Publication: Saving - What Do We Know, and Why Do We Care?

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Loayza, Norman
Schmidt-Hebbel, Klaus
In principle, there is little reason people, and countries facing different shocks, and income streams should strive for optimal saving rates. But in practice, the inter-temporal choices that underlie saving, are subject to externalities, market failures, and policy distortions, that can cause saving rates to differ from welfare-maximizing levels. The social value of saving could also exceed its private value, because of imperfections in global financial markets. Still, a national saving rate broadly in line with an economy's investment rate, reduces vulnerability to sudden shifts in international capital flows, driven by uncontrollable behavior, or self-fulfilling investor expectations. Yet, as shown by the recent East Asia crisis, high saving alone does not provide complete insurance against the consequences of weak financial systems, or unsustainable exchange rate policies. This is the subject analyzed in this note, through a recent Bank research project, that shows savings has important interactions with income and growth, with resulting implications for policy. Such policies that spur development are an indirect, but effective way to raise private saving. The note further examines this private saving, and public policy, outlining fiscal issues, financial liberalization, and the impact of pension reform. The note reflects on situations where reforms both invite aid, and induce higher investment and growth - so that aid and saving rise together - concluding that aid need not invariably crowd out national saving.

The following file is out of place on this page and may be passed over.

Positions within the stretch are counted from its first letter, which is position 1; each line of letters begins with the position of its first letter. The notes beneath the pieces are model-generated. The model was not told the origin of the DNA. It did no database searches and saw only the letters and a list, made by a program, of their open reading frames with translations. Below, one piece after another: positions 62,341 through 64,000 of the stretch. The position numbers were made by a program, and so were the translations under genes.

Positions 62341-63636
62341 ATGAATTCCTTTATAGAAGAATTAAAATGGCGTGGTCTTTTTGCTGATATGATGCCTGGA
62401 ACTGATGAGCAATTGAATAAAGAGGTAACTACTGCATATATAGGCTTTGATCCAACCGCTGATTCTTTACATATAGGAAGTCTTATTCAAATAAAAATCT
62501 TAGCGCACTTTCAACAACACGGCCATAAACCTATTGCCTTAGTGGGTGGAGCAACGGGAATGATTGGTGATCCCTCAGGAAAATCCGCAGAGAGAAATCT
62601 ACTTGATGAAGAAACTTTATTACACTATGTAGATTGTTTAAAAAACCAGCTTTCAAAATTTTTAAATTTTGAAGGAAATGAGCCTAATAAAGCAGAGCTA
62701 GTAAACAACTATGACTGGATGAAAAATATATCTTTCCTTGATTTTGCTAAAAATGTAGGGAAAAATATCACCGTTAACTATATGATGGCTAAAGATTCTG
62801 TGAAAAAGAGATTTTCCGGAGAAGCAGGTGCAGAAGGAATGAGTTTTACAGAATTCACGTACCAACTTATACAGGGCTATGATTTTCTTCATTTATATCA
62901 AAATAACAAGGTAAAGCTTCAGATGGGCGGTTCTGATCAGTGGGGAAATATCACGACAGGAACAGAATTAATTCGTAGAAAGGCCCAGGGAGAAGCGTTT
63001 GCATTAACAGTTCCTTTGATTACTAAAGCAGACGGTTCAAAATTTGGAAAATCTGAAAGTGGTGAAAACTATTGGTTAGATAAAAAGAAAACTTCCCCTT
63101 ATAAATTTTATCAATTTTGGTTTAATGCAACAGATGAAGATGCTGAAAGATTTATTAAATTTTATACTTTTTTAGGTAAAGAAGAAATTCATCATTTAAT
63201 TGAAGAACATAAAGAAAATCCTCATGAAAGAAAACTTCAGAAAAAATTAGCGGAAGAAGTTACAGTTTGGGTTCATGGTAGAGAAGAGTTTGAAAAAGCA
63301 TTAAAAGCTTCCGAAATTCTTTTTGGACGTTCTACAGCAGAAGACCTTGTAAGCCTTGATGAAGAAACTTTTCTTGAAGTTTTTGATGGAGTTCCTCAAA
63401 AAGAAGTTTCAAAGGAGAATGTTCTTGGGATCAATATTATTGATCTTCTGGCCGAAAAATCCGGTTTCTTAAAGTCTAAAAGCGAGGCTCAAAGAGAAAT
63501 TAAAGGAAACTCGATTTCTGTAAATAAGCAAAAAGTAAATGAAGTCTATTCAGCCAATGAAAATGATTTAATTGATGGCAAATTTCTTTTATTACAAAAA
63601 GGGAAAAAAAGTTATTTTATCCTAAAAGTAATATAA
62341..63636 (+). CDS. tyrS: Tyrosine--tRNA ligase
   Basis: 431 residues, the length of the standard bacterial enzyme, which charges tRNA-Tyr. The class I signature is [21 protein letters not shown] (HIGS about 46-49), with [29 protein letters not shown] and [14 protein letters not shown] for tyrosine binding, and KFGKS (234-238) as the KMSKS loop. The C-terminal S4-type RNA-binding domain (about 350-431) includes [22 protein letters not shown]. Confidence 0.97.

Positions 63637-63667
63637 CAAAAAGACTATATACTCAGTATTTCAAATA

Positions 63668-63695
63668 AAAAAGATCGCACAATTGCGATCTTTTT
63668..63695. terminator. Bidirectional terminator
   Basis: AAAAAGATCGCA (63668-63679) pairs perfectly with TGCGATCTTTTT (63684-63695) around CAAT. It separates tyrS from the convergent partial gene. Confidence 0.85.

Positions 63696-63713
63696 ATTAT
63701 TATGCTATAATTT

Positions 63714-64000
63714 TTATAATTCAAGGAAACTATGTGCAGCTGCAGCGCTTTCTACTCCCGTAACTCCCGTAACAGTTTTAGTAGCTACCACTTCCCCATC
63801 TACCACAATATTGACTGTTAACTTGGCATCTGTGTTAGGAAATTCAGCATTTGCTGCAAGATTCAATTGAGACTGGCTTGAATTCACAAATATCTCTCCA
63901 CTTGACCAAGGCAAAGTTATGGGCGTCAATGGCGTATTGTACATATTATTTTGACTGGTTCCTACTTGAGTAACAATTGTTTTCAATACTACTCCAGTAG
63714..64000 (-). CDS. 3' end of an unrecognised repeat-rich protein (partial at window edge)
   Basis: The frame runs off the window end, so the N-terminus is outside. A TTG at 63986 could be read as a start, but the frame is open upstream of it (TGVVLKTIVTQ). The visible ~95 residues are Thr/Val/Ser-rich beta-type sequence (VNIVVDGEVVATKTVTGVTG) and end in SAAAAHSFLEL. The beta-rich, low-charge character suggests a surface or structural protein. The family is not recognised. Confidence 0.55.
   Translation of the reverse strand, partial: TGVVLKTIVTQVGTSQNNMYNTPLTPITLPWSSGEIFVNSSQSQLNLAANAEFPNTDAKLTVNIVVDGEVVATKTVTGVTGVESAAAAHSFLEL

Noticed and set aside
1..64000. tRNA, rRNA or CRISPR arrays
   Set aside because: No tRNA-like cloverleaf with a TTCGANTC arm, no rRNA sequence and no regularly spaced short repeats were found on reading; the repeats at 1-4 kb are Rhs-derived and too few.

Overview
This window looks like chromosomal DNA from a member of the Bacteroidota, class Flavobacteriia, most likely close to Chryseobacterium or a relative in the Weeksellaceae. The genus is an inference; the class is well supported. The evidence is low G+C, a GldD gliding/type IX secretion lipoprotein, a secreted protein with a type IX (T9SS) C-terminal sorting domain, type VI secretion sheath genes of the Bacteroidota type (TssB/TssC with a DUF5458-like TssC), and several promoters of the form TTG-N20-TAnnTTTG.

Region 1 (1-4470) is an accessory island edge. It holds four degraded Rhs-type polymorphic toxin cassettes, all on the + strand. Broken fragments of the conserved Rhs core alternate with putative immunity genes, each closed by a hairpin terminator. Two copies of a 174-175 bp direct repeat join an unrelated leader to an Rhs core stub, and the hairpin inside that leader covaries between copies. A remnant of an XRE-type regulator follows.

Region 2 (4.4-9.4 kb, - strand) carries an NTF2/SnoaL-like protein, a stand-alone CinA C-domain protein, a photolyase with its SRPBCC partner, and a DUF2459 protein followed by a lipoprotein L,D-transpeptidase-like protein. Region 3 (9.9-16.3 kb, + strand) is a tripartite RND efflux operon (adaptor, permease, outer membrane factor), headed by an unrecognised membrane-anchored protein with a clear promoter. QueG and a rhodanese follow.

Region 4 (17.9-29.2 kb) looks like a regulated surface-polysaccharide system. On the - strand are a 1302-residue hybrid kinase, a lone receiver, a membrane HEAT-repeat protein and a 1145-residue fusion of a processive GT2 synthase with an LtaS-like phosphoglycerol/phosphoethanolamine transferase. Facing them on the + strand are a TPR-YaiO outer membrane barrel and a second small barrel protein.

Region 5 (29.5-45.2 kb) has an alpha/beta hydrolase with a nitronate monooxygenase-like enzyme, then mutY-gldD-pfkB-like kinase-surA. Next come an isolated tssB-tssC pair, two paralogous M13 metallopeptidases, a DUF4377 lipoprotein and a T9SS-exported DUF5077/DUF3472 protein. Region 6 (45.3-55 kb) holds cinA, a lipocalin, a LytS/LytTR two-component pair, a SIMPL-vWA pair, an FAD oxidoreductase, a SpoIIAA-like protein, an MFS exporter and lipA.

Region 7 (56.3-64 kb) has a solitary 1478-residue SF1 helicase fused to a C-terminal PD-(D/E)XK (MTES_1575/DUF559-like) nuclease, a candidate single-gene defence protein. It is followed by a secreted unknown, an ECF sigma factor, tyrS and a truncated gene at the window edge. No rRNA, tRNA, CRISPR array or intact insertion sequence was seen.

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Servén, Luis; Loayza, Norman; Schmidt-Hebbel, Klaus. 1999. Saving - What Do We Know, and Why Do We Care?. PREM Notes; No. 28. © World Bank, Washington, DC. License: CC BY 3.0 IGO.
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